AUD slips as RBA maintains neutral stance; Spanish unemployment and UK construction eyed; potential future Fed Chair due to speak later.
European equity markets are expected to open a little higher on Tuesday, buoyed by decent gains in Asia overnight and new record highs in the U.S. on Monday.
The Reserve Bank of Australia left its cash rate on hold at 1.5% overnight and released a relatively neutral statement alongside it that praised certain elements of the global and domestic economy while once again warning about the detrimental effects of a strong Australian dollar.
The statement gave no indication that the RBA is preparing to raise or cut interest rates anytime soon, with upside and downside risks aplenty providing the central bank little incentive to do so. The Aussie dollar fell a little after the release to trade below 0.78 against the dollar, back to levels last seen in mid-July.
While political distractions will likely continue to tick over in the background – this week’s primary focus being the aftermath of the Catalonia referendum – this week is more about the economic data given the sheer volume of numbers being released. Spanish unemployment is up first today, with the data expected to show a second consecutive monthly increase, this time of 21,300. Given the general improvement in the labor market in recent years and the tendency of unemployment to rise at this time of year, I don’t think anyone will be too concerned by the data.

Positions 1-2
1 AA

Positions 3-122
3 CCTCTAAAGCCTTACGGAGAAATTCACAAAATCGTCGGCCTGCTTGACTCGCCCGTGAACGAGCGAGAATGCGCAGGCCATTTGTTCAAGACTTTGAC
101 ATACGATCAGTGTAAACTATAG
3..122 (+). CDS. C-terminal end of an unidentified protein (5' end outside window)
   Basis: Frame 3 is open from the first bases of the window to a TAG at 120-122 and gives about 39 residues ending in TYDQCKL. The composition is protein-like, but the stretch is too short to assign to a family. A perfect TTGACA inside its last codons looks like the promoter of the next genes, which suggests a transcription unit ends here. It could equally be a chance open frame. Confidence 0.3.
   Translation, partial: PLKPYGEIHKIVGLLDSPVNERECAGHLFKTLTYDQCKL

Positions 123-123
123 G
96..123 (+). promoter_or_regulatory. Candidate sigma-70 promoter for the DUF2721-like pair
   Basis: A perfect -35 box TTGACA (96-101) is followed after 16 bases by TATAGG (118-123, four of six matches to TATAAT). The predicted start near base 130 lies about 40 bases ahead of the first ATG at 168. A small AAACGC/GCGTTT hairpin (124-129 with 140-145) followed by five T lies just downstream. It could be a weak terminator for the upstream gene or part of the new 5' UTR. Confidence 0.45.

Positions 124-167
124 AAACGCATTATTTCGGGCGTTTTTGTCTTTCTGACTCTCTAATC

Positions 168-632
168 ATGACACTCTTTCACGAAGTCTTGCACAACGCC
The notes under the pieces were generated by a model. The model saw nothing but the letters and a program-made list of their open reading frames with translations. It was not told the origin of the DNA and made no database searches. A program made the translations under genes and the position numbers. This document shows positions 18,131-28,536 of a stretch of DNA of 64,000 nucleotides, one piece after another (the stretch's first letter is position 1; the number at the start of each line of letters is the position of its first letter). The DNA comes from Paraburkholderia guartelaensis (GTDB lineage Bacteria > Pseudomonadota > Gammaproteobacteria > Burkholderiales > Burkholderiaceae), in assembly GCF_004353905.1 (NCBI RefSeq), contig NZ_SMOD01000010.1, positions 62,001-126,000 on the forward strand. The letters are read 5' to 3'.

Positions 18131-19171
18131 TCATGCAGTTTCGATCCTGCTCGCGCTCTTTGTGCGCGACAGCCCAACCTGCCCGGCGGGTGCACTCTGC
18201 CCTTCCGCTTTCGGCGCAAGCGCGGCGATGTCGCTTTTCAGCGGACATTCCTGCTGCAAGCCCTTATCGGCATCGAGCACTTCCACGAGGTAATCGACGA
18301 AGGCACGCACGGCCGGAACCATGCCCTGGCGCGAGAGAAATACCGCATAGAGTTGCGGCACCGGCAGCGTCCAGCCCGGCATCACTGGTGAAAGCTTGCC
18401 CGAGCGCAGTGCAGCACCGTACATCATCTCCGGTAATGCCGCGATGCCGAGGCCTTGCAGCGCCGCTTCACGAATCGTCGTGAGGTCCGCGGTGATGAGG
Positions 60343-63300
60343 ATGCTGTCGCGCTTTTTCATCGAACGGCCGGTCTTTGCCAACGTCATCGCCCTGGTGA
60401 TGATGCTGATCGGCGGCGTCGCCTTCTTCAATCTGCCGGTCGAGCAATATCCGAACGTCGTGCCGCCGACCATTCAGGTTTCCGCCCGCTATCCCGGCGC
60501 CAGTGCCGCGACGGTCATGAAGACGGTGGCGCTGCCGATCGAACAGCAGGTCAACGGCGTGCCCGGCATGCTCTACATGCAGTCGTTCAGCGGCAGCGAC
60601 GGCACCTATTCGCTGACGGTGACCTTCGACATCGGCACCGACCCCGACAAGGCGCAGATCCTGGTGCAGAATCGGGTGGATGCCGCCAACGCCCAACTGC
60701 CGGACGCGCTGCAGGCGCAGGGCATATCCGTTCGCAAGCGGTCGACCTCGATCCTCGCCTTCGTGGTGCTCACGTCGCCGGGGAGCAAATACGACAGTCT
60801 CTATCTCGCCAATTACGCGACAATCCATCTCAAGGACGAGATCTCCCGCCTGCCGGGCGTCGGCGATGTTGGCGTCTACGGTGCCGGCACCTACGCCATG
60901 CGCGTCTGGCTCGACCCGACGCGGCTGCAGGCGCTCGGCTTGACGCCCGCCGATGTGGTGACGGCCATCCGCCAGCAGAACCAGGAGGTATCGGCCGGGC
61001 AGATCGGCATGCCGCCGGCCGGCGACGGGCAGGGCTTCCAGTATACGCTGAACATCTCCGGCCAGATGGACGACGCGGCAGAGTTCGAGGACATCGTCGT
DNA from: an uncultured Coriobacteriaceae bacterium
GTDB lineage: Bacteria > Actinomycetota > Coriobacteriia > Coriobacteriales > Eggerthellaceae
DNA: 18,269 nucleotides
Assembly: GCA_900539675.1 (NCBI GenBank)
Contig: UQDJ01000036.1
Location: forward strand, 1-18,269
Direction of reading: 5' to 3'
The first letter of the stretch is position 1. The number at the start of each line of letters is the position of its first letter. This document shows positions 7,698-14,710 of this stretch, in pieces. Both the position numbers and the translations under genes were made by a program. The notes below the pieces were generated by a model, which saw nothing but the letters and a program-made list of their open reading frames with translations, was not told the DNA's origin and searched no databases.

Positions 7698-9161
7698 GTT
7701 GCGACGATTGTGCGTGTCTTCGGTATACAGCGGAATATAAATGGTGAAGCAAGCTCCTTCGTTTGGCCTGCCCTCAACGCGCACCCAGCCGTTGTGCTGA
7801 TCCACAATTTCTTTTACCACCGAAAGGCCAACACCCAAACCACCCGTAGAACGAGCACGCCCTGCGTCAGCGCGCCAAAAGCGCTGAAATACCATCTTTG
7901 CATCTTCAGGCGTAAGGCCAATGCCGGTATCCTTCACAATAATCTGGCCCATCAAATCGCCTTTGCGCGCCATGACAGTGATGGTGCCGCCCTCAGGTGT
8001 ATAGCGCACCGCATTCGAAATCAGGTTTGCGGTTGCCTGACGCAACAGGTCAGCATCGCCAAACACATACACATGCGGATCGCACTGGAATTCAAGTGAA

Construction becomes the latest sector in the UK to come under the microscope when the PMI survey for September is released this morning. Monday’s manufacturing PMI fell a little short of expectations but remained comfortably in growth territory, supported by the weaker pound, despite its recent recovery. The construction PMI is expected to remain unchanged at 51.1, having slipped back here after a summer of much more optimistic readings. The most important of the UK PMIs comes tomorrow though, with the services sector representing more than three-quarters of economic output.
While there are no U.S. economic data being released today, we will hear from Jerome Powell who currently sits on the board of governors at the FOMC but is also one of the four candidates currently being considered for Chair of Federal Reserve once Janet Yellen’s term ends in February.